PORT FOURCHON, Louisiana (AP) – Photos show what appears to be a mile-long oil slick near an offshore platform in the Gulf of Mexico after Hurricane Ida, according to aerial survey images released Wednesday by the National Oceanic and Atmospheric Administration and reviewed by The Associated Press.
Government footage, along with additional photos taken by AP from a helicopter on Tuesday, also show ports, oil refineries and shipyards in Louisiana on the way to the storm where the rainbow glow – Typical oil and fuel spill sky is visible in the water of bays and bayous. .
State and federal regulators said on Wednesday they were unable to reach the affected area, citing the harsh conditions in the disaster area.
NOAA photos show a black slick floating in the gulf near a large rig with the name Enterprise Offshore Drilling painted on its helipad. The Houston-based company did not immediately respond to requests for comment by phone or email on Wednesday.
Aerial photos taken by NOAA on Tuesday also show significant flooding at the massive Phillips 66 Alliance refinery along the bank of the Mississippi River just south of New Orleans. In some sections of the refinery, rainbow reflections are visible on the water leading towards the river.
Asked Monday about reports of dike failures near the refinery, Phillips 66 spokesman Bernardo Fallas said there was “water” in the refinery and stressed operations had were arrested before the storm. Asked Tuesday about the potential environmental risks emanating from the facility, Fallas referred a reporter to a statement posted on the company’s website, saying his response focused “on the safety and well-being of our employees and surrounding communities “.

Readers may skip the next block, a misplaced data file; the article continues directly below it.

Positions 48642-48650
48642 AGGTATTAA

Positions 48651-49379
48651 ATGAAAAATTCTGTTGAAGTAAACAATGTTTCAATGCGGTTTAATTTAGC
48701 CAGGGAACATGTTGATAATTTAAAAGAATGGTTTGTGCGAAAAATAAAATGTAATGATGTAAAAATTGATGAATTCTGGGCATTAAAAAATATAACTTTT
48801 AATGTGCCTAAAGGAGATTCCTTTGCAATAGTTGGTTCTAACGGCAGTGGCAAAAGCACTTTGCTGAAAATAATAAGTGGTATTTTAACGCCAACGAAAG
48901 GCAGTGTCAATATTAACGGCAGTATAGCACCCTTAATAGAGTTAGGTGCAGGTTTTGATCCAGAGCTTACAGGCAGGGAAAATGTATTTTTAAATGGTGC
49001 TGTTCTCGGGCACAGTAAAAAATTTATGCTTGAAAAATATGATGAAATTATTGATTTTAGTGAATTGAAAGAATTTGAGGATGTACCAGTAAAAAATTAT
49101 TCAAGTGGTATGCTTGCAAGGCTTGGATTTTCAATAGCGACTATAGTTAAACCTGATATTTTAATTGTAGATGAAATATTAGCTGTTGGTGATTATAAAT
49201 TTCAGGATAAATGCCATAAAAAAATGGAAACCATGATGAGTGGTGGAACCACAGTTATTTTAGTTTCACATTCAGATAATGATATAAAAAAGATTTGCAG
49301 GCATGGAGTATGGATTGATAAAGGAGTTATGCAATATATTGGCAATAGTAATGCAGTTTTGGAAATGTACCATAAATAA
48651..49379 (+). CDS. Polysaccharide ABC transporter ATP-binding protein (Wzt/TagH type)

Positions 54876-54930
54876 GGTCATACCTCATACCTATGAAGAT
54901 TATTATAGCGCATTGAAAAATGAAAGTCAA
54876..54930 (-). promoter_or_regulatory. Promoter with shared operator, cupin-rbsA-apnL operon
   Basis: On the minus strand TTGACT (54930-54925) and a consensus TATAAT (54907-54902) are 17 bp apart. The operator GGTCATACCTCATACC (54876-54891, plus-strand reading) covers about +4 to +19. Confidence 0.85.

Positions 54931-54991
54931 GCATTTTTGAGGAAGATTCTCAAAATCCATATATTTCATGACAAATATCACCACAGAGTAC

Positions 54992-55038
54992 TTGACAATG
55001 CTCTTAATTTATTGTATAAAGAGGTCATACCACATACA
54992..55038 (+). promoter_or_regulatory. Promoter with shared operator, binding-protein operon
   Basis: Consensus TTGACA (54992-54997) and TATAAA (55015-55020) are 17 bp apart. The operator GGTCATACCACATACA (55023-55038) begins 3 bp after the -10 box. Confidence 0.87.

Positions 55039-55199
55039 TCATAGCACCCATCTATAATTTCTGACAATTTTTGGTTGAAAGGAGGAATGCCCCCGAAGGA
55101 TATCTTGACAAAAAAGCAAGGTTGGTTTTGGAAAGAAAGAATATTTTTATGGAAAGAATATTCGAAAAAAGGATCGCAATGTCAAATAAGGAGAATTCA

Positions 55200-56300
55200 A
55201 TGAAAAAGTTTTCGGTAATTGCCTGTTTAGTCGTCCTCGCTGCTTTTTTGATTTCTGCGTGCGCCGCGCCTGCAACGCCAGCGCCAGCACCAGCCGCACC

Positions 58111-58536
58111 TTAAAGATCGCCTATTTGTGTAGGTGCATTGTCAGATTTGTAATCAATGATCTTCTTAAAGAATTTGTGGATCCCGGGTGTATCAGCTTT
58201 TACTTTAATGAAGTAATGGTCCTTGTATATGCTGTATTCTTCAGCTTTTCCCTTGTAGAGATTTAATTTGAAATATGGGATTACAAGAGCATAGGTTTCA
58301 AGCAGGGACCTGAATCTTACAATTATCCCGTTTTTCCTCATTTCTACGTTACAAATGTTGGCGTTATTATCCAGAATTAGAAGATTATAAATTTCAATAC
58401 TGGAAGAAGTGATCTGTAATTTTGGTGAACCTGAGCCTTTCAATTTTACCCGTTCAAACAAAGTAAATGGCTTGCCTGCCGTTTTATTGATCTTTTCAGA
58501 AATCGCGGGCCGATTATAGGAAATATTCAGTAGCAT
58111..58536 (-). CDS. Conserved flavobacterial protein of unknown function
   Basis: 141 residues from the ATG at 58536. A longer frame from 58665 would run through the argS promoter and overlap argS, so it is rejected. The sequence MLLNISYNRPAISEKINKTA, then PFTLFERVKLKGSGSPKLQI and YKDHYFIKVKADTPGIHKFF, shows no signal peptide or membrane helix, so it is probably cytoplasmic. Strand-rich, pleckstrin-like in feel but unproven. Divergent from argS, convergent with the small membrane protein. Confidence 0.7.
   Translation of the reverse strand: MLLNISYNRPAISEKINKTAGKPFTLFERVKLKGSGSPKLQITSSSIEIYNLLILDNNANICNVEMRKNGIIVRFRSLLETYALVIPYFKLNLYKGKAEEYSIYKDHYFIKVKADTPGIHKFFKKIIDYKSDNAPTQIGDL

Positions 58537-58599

After AP sent Phillips 66 photos on Wednesday showing extensive flooding at its refinery and what appeared to be oil in the water, Fallas conceded by email that the company could confirm it had “discovered a shard of unknown origin in some flooded areas of the Alliance refinery “.
“At the moment, the shard appears to be secure and contained within the refinery grounds,” Fallas said Wednesday evening. “Cleaning teams are on site. The incident was reported to the appropriate regulatory agencies upon discovery. “
Fallas did not immediately respond if the leak was reported after AP sent the company photos four hours earlier.
Phillips put the Alliance refinery up for sale last week, before the storm hit, citing poor market conditions.
A total of seven Louisiana refineries remained closed on Wednesday. Together, they represent about 9% of all US refining capacity, according to the US Department of Energy. Some refineries in Mississippi have reported damage to their docks caused by barges that came loose during the storm.
Jennah Durant, spokesperson for the Environmental Protection Agency, said on Wednesday that the agency had not received any reports of major spills or other environmental threats after the Category 4 storm made landfall in Port Fourchon on Sunday with winds of 150 mph (240 km / h)